Thursday, April 3, 2014

Ask Mr. Music by Jerry Osborne


DEAR JERRY: I have searched every way I know of for a song from the '60s, by a male vocalist.

What I do remember is twice, during breaks in the music, that he says "Peaches."

Can you identify this apparently obscure record from just one meager clue?
—Thom Liffick, Evansville, Ind.

DEAR THOM: Fortunately, I know of only one "Peaches" that matches your meager clue, so I think we can close this basket, er, case.

The artist is Dale Hawkins, best known for the 1950s rock classics, "Susie-Q" and "La-Do-Dada" on the legendary Checker label. A few years later (1962) he made one record for the not-so-legendary Zonk Records Inc.

This disc coupled "Peaches" with "Gotta Dance" (Zonk 1002), both Hawkins originals.

Predominantly a guitar-driven instrumental, there are indeed two times when the music pauses and Dale says (not sings) "Peaches come from Georgia … gonna get me some."

However, it is the demand for the otherwise unavailable "Gotta Dance" that has driven the value of Zonk 1002 up to around $250.

DEAR JERRY: I am trying to find the name and singer of an old beach music favorite.

This female vocalist asks "whatda ya gonna do" and also mentions "Doctor Jekyll and Mister Hyde."

Any help would be greatly appreciated
—Bill Elam, Charlotte, N.C.

DEAR BILL: With that first clue, you stopped immediately before getting to the title. It's the next three words: what are you gonna do "When I'm Gone."

A little later she tells her soon-to-be ex, "you're a real Doctor Jekyll and Mister Hyde."

The singer is Brenda Holloway, and "When I'm Gone" (Tamla 54111) became a Top 25 hit in April 1965.

DEAR JERRY: One of my favorite 45s in the mid-'60s was "Cutest Little Thing," by Roy Clark.

To me, it was as good as any teener song from that era.

Recently, one of the online oldies channels played "Cutest Little Thing," but though their version was by Clark, it was a very different recording.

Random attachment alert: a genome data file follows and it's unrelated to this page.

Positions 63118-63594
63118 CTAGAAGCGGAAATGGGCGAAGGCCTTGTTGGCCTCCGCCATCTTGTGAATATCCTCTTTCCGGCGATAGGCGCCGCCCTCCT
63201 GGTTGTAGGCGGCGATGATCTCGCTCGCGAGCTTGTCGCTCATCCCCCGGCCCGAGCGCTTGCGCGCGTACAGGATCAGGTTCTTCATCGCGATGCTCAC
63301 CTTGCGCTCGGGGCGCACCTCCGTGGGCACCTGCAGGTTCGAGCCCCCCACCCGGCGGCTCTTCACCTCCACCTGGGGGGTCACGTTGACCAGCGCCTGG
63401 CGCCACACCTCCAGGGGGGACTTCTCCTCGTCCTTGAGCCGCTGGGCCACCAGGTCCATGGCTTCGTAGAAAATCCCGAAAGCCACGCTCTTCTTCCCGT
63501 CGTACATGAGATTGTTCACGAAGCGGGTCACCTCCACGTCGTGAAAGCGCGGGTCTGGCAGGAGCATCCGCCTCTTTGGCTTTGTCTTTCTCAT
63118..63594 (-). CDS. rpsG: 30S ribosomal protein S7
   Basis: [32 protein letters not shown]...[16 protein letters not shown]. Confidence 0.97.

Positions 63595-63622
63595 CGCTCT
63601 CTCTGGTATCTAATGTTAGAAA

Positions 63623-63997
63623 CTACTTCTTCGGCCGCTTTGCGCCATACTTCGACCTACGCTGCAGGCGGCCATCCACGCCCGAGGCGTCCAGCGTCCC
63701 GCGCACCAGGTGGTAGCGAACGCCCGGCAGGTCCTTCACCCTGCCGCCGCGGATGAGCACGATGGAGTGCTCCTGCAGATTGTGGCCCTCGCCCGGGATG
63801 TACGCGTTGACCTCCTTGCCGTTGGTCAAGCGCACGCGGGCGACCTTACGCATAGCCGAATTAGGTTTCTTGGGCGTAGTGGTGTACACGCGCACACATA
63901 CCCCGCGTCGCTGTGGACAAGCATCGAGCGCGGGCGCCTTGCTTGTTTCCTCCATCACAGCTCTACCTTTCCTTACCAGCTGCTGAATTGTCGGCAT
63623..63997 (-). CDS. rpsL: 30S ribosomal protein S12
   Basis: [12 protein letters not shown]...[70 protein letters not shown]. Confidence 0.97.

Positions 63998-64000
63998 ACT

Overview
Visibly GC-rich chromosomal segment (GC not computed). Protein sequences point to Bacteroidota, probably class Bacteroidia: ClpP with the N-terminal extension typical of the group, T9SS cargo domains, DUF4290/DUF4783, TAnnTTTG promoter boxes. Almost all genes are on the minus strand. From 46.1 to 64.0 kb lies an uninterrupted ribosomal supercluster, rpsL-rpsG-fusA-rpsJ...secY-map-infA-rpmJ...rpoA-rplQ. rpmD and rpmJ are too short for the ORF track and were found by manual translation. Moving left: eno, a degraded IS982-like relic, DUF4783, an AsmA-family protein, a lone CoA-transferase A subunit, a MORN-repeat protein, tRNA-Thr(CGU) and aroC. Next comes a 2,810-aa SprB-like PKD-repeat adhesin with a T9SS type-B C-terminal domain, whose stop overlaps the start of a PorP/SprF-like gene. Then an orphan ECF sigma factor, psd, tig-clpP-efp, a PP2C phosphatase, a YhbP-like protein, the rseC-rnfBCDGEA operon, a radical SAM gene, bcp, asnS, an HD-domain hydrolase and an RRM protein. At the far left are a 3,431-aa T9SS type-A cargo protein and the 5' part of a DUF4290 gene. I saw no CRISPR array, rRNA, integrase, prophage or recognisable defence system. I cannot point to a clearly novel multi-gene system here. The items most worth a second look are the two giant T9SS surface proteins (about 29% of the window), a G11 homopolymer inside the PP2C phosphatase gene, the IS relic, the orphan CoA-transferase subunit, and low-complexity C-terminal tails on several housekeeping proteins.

I e-mailed them to find out more but got no reply. Maybe you can tell me how they came up with this alternative track.
—Donald Varner, Lincoln, Neb.

DEAR DONALD: Your letter evokes my personal fondness for teener tunes of the early '60s, many from the great Jerry Fuller ("Shy Away," "Guilty of Loving You," "First Love Never Dies," etc.), and of course the Denny Reed hit that defines the genre, "A Teenager Feels It Too."

Rightfully taking its place among the best is "Cutest Little Thing," by RAY Clark, not Roy.

As an aside, I always felt this cute little thing would have been a perfect song for Rick Nelson.

The reason what you heard on the radio didn't match the tune in your memory is because there are two separate recordings on two different records from two different companies, issued two years apart.

The first "Cutest Little Thing" (D.W.A. 1001) came out in 1961, and runs about 1:53.

The next release (Louis 6803), issued in 1963, shows a running time on the label as 2:05, when it really is only 1:45.

It is instantly possible to know which version you're hearing, and it takes only one second. The first word cinches it.

The 1961 issue (D.W.A.) begins with "Cutest little thing I've ever seen."

The 1963 issue (Louis) begins with "You're about the cutest little thing I've ever seen."

There are several other lyrical differences, plus the '61 track doesn't fade out quite as fast as the alternative take.

IZ ZAT SO? Mention above of Rick Nelson brings to mind a nugget of music trivia that we have never mentioned in this column.

During 1963, an amazing total of 17 different songs by Rick appeared on one or more of the national charts.

Two things factoring into this unlikely happening are that seven of his 1963 singles were double-sided hits, making 14 right there. Also, beginning in March, both Rick's new label (Decca) and previous label (Imperial) had regular releases.

Chronologically, here are the Imperial nine and Decca eight:

"It's Up to You" (Imperial)
"I Need You" (Imperial)
"That's All" (Imperial)
"I'm in Love Again" (Imperial)
"You Don't Love Me Anymore (And I Can Tell)" (Decca)
"I Got a Woman" (Decca)
"If You Can't Rock Me" (Imperial)
"Old Enough to Love" (Imperial)
"Gypsy Woman" (Decca)
"String Along" (Decca)
"A Long Vacation" (Imperial)
"Fools Rush In" (Decca)
"There's Not a Minute" (Imperial)
"Down Home" (Decca)
"Today's Teardrops" (Imperial)
"For You" (Decca)
"That's All She Wrote" (Decca)

Even with two labels fighting for a piece of the action, Nelson's 17 chart songs in one calendar year equals Elvis Presley's total for 1956. Actually, he compiled 17 hits in just 10 months, as his streak didn't begin until March — and they were all from one company, RCA Victor.

Jerry Osborne answers as many questions as possible through this column.  Write Jerry at: Box 255, Port Townsend, WA 98368  E-mail:   Visit his Web site:

All values quoted in this column are for near-mint condition. 

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